Explaining “peak car” with economic variables

Many western countries have seen a plateau and subsequent decrease of car travel during the 21st century. What has generated particular interest and debate is the statement that the development cannot be explained by changes in traditional explanatory factors such as gross domestic product (GDP) and fuel prices. Instead, it has been argued, the observed trends are indications of substantial changes in lifestyles, preferences and attitudes to car travel; what is being experienced is not just a temporary plateau, but a true “peak car”. However, this study shows that the traditional variables GDP and fuel price are in fact sufficient to explain the observed trends in car traffic in all the countries included in the authors' study: the United States, France, the United Kingdom, Sweden and (to a large extent) Australia and Germany. The authors argue that the importance of the fuel price increases in the early 2000s has been underappreciated in the studies that shaped the later debate. Results also indicate that GDP elasticities tend to decrease with rising GDP, and that fuel price elasticities tend to increase at high price levels and during periods of rapid price increases.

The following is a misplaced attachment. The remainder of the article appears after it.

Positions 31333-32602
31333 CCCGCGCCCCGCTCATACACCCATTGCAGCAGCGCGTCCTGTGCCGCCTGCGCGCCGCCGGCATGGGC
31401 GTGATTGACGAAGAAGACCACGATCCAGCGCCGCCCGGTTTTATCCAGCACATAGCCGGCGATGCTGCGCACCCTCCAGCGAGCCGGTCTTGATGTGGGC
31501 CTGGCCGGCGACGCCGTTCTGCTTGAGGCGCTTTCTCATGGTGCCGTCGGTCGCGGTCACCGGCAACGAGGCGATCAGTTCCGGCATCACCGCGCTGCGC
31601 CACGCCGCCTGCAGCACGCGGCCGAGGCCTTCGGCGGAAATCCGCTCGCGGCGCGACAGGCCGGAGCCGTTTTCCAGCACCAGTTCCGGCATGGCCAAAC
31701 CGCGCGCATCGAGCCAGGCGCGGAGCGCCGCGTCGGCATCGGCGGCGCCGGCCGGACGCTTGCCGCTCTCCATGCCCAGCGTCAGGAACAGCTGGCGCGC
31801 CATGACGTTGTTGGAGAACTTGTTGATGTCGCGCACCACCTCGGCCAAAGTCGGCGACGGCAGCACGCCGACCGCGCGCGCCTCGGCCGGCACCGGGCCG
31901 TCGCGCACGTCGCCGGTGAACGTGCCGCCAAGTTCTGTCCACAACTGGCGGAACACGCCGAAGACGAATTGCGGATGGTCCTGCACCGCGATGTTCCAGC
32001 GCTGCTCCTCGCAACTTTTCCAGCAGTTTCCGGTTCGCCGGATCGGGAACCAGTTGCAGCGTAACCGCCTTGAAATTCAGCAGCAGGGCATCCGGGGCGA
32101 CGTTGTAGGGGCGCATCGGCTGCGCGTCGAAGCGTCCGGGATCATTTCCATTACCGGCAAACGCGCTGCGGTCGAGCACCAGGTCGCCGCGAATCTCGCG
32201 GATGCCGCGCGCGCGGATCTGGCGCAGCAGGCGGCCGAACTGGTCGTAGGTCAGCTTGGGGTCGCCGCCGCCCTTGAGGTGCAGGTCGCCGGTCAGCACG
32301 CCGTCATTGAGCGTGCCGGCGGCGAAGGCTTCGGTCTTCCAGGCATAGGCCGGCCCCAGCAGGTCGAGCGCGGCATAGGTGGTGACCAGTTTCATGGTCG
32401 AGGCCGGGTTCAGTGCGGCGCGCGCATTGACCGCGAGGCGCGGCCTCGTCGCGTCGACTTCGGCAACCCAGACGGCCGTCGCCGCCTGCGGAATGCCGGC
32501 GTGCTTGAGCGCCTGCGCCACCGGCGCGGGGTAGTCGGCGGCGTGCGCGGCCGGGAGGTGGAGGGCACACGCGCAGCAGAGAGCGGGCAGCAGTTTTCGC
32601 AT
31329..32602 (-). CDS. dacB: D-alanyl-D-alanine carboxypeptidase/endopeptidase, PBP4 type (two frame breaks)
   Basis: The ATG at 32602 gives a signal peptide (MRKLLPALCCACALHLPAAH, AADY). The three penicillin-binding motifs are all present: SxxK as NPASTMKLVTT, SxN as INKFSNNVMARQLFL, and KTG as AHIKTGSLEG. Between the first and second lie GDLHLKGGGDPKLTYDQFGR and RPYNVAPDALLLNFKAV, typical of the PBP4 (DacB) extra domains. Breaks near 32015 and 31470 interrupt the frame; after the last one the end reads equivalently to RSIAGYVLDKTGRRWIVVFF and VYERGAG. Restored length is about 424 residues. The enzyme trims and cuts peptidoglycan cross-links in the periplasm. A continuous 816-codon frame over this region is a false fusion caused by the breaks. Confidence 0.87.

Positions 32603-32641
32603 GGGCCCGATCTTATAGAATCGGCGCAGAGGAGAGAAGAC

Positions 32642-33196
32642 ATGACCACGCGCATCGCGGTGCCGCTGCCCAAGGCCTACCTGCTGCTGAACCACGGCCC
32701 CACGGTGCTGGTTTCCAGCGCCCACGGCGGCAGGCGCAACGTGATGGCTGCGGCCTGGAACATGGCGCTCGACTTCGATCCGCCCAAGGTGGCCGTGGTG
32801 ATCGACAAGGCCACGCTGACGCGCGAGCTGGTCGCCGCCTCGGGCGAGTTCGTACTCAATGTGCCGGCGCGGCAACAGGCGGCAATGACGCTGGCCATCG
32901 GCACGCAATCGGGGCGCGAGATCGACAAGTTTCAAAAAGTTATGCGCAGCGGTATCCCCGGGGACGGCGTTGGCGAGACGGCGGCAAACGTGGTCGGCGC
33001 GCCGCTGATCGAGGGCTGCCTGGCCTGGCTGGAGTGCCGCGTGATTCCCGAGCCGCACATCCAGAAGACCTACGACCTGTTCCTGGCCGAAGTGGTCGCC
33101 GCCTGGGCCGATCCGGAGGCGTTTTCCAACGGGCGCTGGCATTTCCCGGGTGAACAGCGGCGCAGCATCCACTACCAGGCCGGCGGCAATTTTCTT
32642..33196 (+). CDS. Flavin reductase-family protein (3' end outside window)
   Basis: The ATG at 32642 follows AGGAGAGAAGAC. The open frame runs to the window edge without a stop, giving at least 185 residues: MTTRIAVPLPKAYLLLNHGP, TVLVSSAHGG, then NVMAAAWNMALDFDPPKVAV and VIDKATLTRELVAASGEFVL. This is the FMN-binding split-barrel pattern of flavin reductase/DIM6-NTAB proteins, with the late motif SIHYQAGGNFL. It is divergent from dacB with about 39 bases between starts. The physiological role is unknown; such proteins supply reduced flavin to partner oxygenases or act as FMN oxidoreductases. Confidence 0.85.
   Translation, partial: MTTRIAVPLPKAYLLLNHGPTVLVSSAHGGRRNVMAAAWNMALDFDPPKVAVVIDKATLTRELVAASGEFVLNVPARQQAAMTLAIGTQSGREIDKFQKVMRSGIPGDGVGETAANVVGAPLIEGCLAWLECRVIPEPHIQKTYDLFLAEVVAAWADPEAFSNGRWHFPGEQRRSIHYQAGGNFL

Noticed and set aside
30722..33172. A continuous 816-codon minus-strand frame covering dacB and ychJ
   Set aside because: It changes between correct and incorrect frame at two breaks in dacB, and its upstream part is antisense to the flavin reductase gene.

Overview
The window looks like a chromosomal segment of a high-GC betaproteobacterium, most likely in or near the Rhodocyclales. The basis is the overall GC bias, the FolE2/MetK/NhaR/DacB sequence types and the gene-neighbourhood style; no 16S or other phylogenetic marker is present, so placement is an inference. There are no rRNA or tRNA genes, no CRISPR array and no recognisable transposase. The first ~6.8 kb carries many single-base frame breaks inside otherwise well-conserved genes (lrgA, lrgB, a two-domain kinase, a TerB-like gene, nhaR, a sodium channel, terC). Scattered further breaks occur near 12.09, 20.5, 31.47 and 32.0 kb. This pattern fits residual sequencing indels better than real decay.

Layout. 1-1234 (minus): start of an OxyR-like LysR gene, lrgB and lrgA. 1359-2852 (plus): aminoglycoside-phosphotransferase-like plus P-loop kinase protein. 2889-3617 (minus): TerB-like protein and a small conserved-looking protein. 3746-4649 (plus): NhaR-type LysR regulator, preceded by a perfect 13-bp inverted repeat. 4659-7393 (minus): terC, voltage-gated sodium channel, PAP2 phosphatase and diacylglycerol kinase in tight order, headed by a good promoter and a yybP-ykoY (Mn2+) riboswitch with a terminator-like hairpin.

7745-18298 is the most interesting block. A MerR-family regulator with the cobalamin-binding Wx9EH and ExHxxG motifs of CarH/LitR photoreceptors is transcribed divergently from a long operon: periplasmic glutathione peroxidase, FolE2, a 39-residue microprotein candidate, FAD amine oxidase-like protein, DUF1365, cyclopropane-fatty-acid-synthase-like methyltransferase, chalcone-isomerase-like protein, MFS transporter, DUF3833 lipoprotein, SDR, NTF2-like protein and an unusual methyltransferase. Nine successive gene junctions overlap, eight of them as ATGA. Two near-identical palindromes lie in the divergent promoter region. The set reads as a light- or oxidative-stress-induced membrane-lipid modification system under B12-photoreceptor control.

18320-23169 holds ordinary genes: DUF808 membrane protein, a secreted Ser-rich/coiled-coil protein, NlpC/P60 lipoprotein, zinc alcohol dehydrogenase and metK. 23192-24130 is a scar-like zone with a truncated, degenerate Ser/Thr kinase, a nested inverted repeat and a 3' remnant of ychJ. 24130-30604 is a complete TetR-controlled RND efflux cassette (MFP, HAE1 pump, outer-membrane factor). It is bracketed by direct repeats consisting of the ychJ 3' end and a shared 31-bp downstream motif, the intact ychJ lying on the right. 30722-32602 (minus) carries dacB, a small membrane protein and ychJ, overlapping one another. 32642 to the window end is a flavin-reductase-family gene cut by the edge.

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  • English

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  • Accession Number: 01603348
  • Record Type: Publication
  • Files: TRIS
  • Created Date: Jun 6 2016 4:05PM